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Factory King who battled to free child slaves

Richard Oastler

Richard Oastler

William Wilberforce famously led the campaign to end colonial slavery, but Richard Oastler fought child slavery here in Yorkshire. Sheena Hastings reports.

ON the face of it, Richard Oastler wasn’t the obvious candidate to become a reforming radical. Born in 1789. the youngest of ten children of a linen merchant and his wife, and living in St Peter’s Square, Leeds, he grew up to be a dedicated Tory who was set against parliamentary reform and trades unions.

In 1820 Oastler, having failed to become a barrister due to failing eyesight, succeeded his father as steward to Thomas Thornhill’s estate at Fixby Hall near Huddersfield.

Until 1830 he led an unremarkable life, but in that year he met John Wood, a worsted manufacturer from Bradford who agonised over the need to employ children in his factory.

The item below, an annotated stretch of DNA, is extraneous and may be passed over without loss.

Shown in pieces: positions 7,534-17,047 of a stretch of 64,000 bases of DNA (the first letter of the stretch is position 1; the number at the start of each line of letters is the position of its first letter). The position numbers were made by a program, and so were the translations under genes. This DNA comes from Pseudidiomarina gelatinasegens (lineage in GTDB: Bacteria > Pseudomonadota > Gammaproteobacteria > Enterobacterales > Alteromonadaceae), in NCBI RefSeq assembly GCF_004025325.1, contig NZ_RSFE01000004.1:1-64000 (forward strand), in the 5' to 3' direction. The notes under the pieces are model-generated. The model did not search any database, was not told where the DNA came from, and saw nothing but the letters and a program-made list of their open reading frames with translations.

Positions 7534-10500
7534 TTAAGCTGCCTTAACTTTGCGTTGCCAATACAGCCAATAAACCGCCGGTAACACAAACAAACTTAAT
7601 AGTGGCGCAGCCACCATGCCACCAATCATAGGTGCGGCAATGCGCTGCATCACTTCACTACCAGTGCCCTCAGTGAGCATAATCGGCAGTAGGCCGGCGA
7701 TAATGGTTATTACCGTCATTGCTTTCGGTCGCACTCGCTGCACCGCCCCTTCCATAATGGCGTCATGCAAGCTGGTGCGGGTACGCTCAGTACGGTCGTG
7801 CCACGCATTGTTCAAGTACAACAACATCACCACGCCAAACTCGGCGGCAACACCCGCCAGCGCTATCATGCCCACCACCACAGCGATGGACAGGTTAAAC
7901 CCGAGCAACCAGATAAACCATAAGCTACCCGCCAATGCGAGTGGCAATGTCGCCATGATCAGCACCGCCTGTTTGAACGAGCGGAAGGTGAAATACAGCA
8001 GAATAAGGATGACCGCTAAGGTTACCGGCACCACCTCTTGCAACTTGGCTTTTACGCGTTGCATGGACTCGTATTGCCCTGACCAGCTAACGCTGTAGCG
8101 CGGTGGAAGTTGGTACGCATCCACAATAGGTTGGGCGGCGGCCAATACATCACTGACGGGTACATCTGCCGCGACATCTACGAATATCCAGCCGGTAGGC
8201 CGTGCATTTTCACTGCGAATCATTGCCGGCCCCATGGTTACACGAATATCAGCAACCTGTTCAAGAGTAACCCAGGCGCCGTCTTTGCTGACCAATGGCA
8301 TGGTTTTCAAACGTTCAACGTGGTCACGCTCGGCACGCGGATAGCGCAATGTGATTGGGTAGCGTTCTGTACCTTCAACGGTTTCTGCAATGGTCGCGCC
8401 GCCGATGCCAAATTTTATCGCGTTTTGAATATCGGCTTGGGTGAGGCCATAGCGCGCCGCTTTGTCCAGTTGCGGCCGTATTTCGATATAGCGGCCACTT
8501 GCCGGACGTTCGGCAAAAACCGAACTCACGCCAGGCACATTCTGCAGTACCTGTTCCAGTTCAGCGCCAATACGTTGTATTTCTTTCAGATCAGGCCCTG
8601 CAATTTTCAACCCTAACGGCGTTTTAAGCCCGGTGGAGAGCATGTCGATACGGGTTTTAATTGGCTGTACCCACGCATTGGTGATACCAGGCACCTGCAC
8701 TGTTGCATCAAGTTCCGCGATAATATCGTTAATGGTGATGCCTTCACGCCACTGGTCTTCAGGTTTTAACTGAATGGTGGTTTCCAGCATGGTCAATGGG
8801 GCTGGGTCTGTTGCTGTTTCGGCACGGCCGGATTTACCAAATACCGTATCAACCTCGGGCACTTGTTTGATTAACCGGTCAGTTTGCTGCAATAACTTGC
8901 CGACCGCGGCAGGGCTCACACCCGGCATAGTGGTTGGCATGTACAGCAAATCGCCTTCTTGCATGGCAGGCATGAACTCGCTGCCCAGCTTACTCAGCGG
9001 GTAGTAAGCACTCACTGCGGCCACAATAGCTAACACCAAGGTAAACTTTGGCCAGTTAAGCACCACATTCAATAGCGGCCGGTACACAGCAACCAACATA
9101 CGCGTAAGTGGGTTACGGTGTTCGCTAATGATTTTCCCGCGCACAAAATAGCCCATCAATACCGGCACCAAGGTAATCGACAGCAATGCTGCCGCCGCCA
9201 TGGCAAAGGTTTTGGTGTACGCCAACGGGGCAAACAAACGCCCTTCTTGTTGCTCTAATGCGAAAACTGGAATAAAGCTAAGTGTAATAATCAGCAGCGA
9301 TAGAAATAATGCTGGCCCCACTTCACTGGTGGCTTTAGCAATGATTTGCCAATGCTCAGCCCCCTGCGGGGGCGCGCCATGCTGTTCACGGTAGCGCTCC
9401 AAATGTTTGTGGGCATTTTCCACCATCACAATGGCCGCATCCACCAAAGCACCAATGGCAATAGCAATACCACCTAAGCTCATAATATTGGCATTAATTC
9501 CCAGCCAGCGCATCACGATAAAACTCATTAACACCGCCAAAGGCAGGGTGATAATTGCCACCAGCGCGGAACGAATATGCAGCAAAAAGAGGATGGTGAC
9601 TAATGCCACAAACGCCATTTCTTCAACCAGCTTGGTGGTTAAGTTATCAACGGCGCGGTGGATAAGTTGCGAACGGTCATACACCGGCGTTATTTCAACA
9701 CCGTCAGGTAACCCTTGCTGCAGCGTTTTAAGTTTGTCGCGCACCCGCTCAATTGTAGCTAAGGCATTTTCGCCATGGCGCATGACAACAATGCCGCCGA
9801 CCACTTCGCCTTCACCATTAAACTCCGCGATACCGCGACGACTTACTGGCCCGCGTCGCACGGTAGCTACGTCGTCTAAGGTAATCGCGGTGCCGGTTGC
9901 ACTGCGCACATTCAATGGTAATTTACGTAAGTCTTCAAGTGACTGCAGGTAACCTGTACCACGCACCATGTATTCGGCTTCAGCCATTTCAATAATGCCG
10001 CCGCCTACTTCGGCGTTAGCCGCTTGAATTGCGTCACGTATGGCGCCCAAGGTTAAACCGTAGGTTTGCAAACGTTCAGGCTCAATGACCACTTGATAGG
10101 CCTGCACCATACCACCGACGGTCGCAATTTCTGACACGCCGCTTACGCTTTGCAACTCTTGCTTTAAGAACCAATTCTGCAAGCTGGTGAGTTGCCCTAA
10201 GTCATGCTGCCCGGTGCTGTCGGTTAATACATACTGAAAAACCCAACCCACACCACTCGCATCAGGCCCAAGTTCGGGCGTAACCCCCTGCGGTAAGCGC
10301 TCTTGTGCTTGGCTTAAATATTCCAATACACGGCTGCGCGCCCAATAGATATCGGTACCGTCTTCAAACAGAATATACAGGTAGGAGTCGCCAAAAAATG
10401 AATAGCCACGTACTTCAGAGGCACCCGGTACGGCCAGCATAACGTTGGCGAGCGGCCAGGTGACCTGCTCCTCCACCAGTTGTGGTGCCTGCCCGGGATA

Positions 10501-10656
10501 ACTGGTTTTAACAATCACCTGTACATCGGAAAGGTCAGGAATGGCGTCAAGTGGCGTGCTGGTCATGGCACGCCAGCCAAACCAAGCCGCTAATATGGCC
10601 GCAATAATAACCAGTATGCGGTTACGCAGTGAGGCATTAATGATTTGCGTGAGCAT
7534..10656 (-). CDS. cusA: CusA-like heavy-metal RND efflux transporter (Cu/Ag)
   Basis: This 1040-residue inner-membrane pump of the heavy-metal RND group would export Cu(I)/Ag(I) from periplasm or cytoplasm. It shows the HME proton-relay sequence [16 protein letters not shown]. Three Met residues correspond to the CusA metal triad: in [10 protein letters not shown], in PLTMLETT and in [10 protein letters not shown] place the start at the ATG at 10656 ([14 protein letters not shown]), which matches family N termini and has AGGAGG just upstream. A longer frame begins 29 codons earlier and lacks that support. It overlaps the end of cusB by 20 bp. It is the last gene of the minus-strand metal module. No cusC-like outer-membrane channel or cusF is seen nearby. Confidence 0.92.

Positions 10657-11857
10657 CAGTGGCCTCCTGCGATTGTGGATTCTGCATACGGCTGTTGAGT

Already an abolitionist and great supporter of William Wilberforce’s work to end slavery in the colonies, Oastler decided to join the struggle for factory legislation that would eventually change the lives of millions of children and adults working in intolerable conditions across Britain.

From the day of that chance meeting with Wood, Oastler dedicated himself to improving the lives of those, some as young as seven years old, who ground out a living in the dusty, fibre-filled, noisy mills and factories of Yorkshire and beyond.

He started the campaign that would lead to him being dubbed ‘The Factory King’ by writing a passionate and vitriolic letter to The Leeds Mercury (later to become the Yorkshire Evening Post), lambasting Britain as a country of God-fearing and temperance-observing paternalism which nonetheless exploited children on the altar of commercial avarice (see panel).